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Compared to the forecasts of last September, the growth of the European economy for 2017 is revised slightly upwards. Against this backdrop, Belgian GDP growth for 2017 is raised from 1.2 % to 1.4 %. Moreover, Belgian growth in 2016 and 2017 seems to be more labour intensive than expected. Higher oil prices would push inflation just above 2% in 2017
In accordance with the law of 21 December 1994, the National Accounts Institute (NAI) has communicated the data of the economic budget to the Minister of Economy. These macro-economic forecasts will serve as a basis for the 2017 budget review.
In 2016, global economic growth remained subdued but is expected to pick up slightly this year, driven by the United States (2.3 % growth) and the emerging countries. However, US trade policy is shrouded in uncertainty. If certain measures prompt trade disputes, world trade might be adversely impacted. Besides, an excessively rapid increase in the American policy interest rate might result in capital flight from emerging economies.
Recent data and confidence indicators show that up to now the European economy has performed better than was anticipated just after the Brexit vote in June 2016. The negative impact on the British economy has been limited so far, but increasing import prices could hamper British growth this year. Moreover, elections to be held in several Member States of the euro area are a source of policy uncertainty.
Growth in the euro area as a whole should reach 1.5 % in 2017, following 1.7 % in 2016.
The Belgian economy grew strongly in the fourth quarter of 2016. This year, quarterly growth should hover between 0.3% and 0.4% due to dynamic domestic demand, while the contribution of net exports to economic growth is expected to be zero. Belgian economic growth should therefore speed up somewhat on a yearly basis, from 1.2% in 2016 to 1.4% in 2017.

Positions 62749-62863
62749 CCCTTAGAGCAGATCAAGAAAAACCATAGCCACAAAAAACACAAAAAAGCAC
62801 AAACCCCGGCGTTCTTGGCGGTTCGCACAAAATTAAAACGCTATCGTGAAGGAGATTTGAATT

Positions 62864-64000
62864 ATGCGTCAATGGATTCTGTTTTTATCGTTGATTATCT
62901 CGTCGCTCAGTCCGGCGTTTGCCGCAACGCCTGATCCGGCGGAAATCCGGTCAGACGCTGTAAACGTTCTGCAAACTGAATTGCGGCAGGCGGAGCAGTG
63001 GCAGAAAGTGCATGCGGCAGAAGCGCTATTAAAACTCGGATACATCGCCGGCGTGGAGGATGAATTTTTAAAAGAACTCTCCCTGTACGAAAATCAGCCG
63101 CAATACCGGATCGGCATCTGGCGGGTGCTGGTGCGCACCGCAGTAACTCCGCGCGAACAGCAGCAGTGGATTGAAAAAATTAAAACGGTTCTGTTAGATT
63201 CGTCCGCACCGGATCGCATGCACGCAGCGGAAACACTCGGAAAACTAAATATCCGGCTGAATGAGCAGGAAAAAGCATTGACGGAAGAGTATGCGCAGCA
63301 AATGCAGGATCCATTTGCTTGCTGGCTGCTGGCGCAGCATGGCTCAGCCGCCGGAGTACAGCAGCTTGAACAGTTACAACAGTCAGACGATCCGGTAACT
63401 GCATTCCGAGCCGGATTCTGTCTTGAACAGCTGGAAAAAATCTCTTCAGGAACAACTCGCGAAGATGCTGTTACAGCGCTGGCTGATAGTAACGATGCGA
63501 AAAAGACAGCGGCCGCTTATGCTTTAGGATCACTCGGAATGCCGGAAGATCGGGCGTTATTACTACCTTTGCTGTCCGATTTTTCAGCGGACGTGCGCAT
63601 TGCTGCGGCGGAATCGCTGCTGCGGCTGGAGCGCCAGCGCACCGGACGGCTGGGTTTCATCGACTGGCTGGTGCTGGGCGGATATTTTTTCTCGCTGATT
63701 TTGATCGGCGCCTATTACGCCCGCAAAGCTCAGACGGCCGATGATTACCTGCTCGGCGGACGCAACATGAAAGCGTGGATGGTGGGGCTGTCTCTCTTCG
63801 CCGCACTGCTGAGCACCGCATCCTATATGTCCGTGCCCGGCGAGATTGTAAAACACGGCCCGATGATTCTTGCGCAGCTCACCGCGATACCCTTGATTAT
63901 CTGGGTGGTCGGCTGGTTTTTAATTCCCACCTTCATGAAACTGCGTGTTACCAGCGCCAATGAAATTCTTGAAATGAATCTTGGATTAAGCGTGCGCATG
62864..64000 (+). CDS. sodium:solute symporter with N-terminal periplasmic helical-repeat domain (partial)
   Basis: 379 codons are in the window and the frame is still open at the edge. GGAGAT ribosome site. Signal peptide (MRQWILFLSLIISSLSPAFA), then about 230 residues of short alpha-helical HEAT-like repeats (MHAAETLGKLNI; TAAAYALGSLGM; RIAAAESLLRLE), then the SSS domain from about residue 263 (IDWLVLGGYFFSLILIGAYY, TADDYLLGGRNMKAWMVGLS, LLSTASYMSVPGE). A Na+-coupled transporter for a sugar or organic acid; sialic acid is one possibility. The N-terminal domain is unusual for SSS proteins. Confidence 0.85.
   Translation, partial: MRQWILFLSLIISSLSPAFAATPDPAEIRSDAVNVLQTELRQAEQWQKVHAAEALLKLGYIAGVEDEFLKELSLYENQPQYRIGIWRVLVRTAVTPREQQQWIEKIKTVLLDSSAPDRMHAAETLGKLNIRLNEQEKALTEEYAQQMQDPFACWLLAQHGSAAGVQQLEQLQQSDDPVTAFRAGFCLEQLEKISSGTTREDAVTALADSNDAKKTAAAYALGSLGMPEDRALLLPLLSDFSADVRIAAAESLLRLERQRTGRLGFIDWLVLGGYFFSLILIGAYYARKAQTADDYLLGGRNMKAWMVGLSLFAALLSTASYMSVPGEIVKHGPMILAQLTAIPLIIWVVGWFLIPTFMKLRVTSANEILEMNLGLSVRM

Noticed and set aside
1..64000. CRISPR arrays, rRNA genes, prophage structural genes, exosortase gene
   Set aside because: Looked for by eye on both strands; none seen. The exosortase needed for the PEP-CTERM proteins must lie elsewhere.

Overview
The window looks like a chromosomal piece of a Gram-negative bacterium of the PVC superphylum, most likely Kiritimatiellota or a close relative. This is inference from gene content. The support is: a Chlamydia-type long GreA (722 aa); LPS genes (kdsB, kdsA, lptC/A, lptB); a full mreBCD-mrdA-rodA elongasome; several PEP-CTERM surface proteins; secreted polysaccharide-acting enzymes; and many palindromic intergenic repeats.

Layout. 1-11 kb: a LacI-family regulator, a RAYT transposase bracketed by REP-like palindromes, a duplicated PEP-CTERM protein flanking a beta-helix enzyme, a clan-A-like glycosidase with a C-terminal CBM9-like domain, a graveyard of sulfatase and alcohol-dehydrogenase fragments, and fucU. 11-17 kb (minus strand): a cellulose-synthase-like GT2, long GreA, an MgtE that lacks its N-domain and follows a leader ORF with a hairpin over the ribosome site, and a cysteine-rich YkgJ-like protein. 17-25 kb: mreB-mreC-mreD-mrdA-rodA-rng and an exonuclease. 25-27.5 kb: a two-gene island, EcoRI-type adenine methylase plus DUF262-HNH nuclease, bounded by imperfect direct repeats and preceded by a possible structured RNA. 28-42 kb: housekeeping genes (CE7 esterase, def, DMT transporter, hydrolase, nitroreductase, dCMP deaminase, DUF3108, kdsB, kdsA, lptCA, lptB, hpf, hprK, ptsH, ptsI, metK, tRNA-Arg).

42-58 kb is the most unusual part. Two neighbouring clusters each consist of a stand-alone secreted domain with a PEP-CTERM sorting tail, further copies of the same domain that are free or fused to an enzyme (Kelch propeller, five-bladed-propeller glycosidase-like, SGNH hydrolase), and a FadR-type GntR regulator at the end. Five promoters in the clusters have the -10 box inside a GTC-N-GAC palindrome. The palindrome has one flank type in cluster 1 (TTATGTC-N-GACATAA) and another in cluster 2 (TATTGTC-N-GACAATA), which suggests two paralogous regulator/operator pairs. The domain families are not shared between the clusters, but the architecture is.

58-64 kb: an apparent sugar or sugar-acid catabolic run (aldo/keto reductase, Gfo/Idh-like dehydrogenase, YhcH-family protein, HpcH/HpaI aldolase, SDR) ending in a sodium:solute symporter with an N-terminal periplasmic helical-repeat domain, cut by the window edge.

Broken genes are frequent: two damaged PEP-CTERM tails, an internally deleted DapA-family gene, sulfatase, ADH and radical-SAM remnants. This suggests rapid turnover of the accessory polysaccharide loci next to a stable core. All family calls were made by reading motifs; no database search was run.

Just as in 2016, Belgian export growth is backed by the depreciation of the Euro and by the positive evolution of domestic costs, which is directly attributable to the measures aimed at limiting labour costs. The rise in export volumes in 2016 and 2017 (5.8 % and 4.5 % respectively) is sizeable, but can be explained by the reorganisation of an international company operating on the Belgian market. As a result, this company has substantially increased its import and export activities, albeit without impacting GDP. The external account surplus increased to 0.7 % of GDP in 2016, but is expected to fall to 0.5 % of GDP this year as a result of higher oil prices and a zero contribution of net exports to economic growth.
The real disposable income of households is estimated to have increased by 1 % last year. On the one hand, purchasing power was backed by a significant net job creation (see below) but at the same time it was curbed down by a further drop in property incomes. In addition, a number of measures (like the increase in flat-rate professional expenses) had a positive effect on purchasing power, although this was partially offset by – among others – a rise in VAT on household electricity prices, an increase in other indirect taxes and the index jump. Owing to a weak first quarter, the volume growth in private consumption did not exceed 0.7 % in 2016 and the household saving ratio went up. The rise in household purchasing power should also be limited to 0.9 % in 2017. Nevertheless, consumer expenditure should catch up and rise by 1.4%, partly due to the recent improvement of consumer confidence, which is particularly sensitive to labour market conditions. The strong volume growth (5.4 %) in residential investment in 2016 mainly reflects a favourable starting point, i.e. the sharp increase in housing construction in the fourth quarter of 2015. Supported by financing conditions, which are still favourable, household investment should increase by 2.1 % in 2017.